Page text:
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The VMware VMmark web site was recently updated to show Dell’s PowerEdge M910 blade server in the #1 slot (for blades) in the two socket space. I think the PowerEdge M910 is very intriguing, so I thought I’d spend some time highlighting the features. Read the rest of this entry »


I’ve had a few questions lately about “the best” blade server to use for virtualization – specifically VMware virtualization. While the obvious answer is “it depends”, I thought it would be an interesting approach to identify the blade servers that ranked in the top 5 in VMware’s VMmark benchmark. Before I begin, let me explain what the VMark testing is about. VMmark enables equipment manufacturers, software vendors, system integrators and other organizations to:

  • Measure virtual machine performance accurately and reliably
  • Determine the performance of different hardware and virtualization platforms
  • Make appropriate hardware decisions for your virtual infrastructure

VMware developed VMmark as a standard methodology for comparing virtualized systems. According to VMware’s VMark website, the benchmark system in VMmark is comprised of a series of “sub-tests” that are derived from commonly used load-generation tools, as well as from benchmarks developed by the Standard Performance Evaluation Corporation (SPEC®). In parallel to VMmark, VMware is a member of the SPEC Virtualization subcommittee and is working with other SPEC members to create the next generation virtualization benchmark.

In testing the terms, a “tile” is simply a collection of virtual machines (VM’s) that are executing a set of diverse workloads designed to represent a natural work environment. The total number of tiles that a server can handle provides a detailed measurement of that server’s consolidation capacity. The more tiles, the better. The faster the performance, the better.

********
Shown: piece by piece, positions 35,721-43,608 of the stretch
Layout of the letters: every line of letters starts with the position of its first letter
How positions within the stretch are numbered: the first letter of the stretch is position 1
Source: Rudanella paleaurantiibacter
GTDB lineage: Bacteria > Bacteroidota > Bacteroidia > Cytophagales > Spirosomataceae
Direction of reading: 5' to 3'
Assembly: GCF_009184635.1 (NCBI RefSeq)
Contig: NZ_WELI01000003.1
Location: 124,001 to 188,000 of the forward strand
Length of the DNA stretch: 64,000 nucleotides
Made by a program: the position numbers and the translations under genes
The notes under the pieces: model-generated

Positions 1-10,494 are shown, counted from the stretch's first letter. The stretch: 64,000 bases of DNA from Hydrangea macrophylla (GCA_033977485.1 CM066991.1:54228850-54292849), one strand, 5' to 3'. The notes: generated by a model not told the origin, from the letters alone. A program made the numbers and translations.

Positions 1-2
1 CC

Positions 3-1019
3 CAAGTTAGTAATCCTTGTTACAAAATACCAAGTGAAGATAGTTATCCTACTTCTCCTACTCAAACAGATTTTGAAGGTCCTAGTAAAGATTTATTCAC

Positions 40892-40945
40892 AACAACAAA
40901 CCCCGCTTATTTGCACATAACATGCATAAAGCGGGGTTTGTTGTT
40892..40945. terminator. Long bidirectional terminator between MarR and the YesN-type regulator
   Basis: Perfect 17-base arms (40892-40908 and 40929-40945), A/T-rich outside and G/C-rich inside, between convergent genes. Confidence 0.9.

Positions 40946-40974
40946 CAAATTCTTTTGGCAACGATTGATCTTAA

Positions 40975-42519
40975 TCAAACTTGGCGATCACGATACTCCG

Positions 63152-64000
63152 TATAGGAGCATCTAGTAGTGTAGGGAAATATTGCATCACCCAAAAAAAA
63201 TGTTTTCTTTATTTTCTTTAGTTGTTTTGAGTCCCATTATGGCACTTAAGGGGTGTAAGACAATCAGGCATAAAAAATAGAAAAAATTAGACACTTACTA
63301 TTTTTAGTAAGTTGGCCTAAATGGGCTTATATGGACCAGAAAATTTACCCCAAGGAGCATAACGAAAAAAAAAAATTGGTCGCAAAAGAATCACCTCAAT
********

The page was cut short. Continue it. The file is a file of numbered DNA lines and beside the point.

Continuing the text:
THE RESULTS (as of 6/2/2010)

24 Cores (4 Sockets)
HP ProLiant BL685c G6 running VMware ESX v4.0 – 29.19@20 tiles (published 7/14/2009)
HP ProLiant BL680c G5 running VMware ESX v3.5.0 Update 3 – 18.64@14 tiles (published 3/30/2009)

16 Cores (4 Sockets)
Dell PowerEdge M905 running VMware ESX v4.0 – 22.90@17 tiles (published 6/19/2009)
HP ProLiant BL685 G6 running VMware ESX v4.0 – 20.87@14 tiles (published 4/24/2009)

12 Cores (2 Sockets)
Cisco UCS B250 M2 running VMware ESX v4.0 Update 1 – 35.83@26 tiles (published 4/6/2010)
Fujitsu BX922 S2 running VMware ESX v4.0 Update 1 – 32.89@24 tiles (published 4/6/2010)

8 Cores (2 Sockets)
Fujitsu BX922 S2 running VMware ESX v4.0 Update 1 – 27.99@18tiles (published 5/10/2010)
HP ProLiant BL490c G6 runningVMware ESX v4.0 – 25.27@17tiles (published 4/20/2010)

Cisco UCS B250 M2
running VMware ESX v4.0 Update 1 – 35.83 with 26 tiles

Cisco’s Winning Configuration
So – how did Cisco reach the top server spot? Here’s the configuration:

server config:

  • 2 x Intel Xeon X5680 Processors
  • 192GB of RAM (48 x 4GB)
  • 1 x Converged Network Adapter (Cisco UCS VIC M81KR)

storage config:

  • EMC CX4-240
  • Cisco MDS 9134
  • 1173.48GB Used Disk Space
  • 1024MB Array Cache
  • 50 disks used on 5 enclosures/shelves (1 with 14 disk, 4 with 9 disks)
  • 55 LUNs used
    *21 at 38GB (file server + mail server) over 20 x 73GB SSDs
    *5 at 38GB (file server + mail server) over 20 x 73GB SSDs
    *21 at 15GB (database) + 2 LUNs at 400GB (Standby, Webserver, Javaserver) over 16 x 450GB 15k disks
    *5 at 15GB (database) over 16 x 450GB 15k disks
    * 1 LUN at 20GB (boot) over 5 x 300GB 15k disks
  • RAID 0 for VMs, RAID 5 for VMware ESX 4.0 O/S

As you can see from the information above, the Cisco UCS B250 M2 is the clear winner above all of the blade server offerings. As you can see, none of the Xeon 7500 blade servers have yet to be tested but when they do, I’ll be sure to let you know.